2) any decent software book that teaches to separate the presentation layer and platform layer from the rest of the program (that way, you have much less to port between platforms and maintaining it is not as costly as people fear)
EDIT: my purpose in this line of questioning is to assert that if you are trying to persuade someone to not do a thing, you will be more effective if you can give someone a straightforward alternative.
I likewise think that the folks trying to get people to stop writing python2 should pick a release of python3 to become an LTS release in the same way that in 2014 python2.7 was effectively declared an LTS release with support until 2020.
EDIT to parent's edit:
I'm not really trying to persuade anyone; not anymore. I understand the incentives that push people toward wasteful solutions. This won't stop until we hit a resource limit. All I'm saying is that there's a lot more we can do with current hardware once Moore's law is definitely dead. The mostly untapped potential is conditioned on people not doing extremely wasteful things just to shave off a little development time.
Skia is not a GUI library for example.
CEF is not a GUI library, it's a WebView.
And there should be at least a column indicating whether the library has support for usual desktop applications and/or for multimedia full screen things (such as games, or a movie player with OSD and custom graphical design and elements, textures).
And the GUI debate is about "where are abstract libraries that compile to native apps", after all, anything else is just for prototyping a "native app". And usually people just answer but Qt is nice enough, yet everyone uses Electron :/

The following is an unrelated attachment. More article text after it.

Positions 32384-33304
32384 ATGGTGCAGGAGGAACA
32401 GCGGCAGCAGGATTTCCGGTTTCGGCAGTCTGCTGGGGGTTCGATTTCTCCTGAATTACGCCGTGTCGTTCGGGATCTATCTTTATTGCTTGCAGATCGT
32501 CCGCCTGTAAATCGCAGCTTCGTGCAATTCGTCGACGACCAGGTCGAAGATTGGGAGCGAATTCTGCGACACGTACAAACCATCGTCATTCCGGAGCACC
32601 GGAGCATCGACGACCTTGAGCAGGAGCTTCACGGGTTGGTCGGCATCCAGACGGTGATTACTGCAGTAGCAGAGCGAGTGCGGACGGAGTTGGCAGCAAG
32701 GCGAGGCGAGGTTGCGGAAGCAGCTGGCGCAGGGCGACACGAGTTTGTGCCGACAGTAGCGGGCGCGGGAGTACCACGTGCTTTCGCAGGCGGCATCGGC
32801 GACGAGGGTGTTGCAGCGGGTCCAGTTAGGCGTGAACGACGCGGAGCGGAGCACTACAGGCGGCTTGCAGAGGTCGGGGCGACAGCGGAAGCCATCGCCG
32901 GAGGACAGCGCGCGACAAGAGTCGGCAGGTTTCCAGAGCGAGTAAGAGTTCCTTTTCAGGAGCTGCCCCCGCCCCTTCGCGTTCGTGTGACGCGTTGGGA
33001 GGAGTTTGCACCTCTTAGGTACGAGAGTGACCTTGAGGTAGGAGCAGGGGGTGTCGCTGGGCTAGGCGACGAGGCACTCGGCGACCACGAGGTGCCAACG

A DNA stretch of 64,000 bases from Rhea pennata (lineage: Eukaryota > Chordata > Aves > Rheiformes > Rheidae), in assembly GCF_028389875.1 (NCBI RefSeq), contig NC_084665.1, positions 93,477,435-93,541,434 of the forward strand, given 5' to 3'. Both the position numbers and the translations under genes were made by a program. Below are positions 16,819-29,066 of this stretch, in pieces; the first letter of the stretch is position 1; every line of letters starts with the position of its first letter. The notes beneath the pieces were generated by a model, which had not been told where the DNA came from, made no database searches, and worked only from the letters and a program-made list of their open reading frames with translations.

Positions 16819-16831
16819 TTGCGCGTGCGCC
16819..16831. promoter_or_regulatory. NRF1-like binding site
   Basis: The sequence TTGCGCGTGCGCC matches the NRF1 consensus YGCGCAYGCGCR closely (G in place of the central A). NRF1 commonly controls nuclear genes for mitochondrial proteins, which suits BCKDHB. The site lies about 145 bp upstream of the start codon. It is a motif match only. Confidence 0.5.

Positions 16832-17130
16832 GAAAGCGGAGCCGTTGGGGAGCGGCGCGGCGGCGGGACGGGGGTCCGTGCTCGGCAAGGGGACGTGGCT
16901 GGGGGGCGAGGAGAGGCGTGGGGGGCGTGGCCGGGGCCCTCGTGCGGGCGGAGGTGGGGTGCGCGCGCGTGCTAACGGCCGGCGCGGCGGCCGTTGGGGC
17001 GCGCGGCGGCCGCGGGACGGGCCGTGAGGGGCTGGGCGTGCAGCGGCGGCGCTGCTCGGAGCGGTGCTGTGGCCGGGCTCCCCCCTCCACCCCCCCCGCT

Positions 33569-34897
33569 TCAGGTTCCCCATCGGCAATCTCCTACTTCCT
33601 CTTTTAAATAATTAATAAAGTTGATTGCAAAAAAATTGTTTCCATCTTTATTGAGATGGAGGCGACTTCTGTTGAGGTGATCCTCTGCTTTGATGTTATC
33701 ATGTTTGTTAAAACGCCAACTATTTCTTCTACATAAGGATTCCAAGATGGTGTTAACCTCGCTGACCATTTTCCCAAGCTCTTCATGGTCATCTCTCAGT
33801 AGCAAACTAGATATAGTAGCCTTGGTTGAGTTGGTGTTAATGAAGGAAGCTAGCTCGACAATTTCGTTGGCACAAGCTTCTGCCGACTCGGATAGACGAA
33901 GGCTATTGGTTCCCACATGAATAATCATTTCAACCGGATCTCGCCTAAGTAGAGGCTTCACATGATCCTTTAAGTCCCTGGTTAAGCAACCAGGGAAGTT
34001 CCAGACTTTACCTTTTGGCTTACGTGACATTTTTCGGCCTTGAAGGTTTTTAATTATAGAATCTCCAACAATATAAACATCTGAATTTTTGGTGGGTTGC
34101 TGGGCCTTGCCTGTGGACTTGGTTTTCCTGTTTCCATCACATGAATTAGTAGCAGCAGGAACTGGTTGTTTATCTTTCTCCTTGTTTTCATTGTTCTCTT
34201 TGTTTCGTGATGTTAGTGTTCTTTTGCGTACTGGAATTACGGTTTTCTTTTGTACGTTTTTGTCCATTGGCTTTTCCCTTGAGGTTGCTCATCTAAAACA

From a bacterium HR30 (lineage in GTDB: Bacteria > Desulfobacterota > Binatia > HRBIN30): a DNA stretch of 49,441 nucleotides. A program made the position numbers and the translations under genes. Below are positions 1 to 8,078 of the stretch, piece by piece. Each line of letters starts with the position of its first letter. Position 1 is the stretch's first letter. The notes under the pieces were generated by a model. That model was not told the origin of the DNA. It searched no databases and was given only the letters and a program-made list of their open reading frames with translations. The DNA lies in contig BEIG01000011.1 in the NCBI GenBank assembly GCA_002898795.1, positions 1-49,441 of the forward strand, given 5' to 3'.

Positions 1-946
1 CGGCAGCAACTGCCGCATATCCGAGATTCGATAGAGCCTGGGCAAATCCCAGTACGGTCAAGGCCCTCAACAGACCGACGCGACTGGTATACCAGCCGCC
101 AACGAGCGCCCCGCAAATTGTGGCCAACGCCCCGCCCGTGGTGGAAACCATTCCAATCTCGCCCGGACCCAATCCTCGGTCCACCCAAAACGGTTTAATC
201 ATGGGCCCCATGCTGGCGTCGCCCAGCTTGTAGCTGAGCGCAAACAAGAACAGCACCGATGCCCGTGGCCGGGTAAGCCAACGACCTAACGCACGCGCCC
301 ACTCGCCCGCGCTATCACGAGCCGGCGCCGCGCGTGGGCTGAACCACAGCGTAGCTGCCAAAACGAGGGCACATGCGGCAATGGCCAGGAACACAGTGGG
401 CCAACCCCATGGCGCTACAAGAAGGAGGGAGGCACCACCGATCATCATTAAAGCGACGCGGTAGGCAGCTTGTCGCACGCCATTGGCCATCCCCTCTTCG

Please, people, for the love of those whom your customer may hire after you, take the time to understand signals and slots before porting that godawful mess of garbage you got from your customer's previous contractor to Qt.
What is the go-to tutorial/book that humans who are knowledgeable in Qt recommend for efficiently learning it?
The natural reaction for someone is to push harder, not to look and sense what is the reason for the performance or perceived performance issue.
I want to run far away from the whole computer mainstream today because my brain is suffocating.
Given that this is doable in HTML/CSS/JS on a Nexus 5 (an almost 4 year old smartphone) it just doesn't make economic or UX sense to optimise the UI beyond the 60 fps target.
If not, then the snark is unwarranted.
Does the fact that a glorified IRC client eats a big chunk of system resources matters to said program's developers? Probably not, it would seem. Does it matter to me as a user of such program? Yes, it does very much. The problem is, right now there isn't a good way for the market to signal this back to the developers so that they would care.
Switch to a competitors app?
Also when people talk about Electron sucking the one example that keeps coming up is Slack, which is making me wonder to what extent the core problem is Electron and to what extent Slack is just a badly written app.
https://josephg.com/blog/electron-is-flash-for-the-desktop/ (and associated discussion over at https://news.ycombinator.com/item?id=14087381).
As for switching to competitor's app, you can't do that if it's a networked app using propertiary protocol. The SaaS world has killed interoperability.
We've gone through several of those cycles and they're not in any fundamental way tied to Moore's law.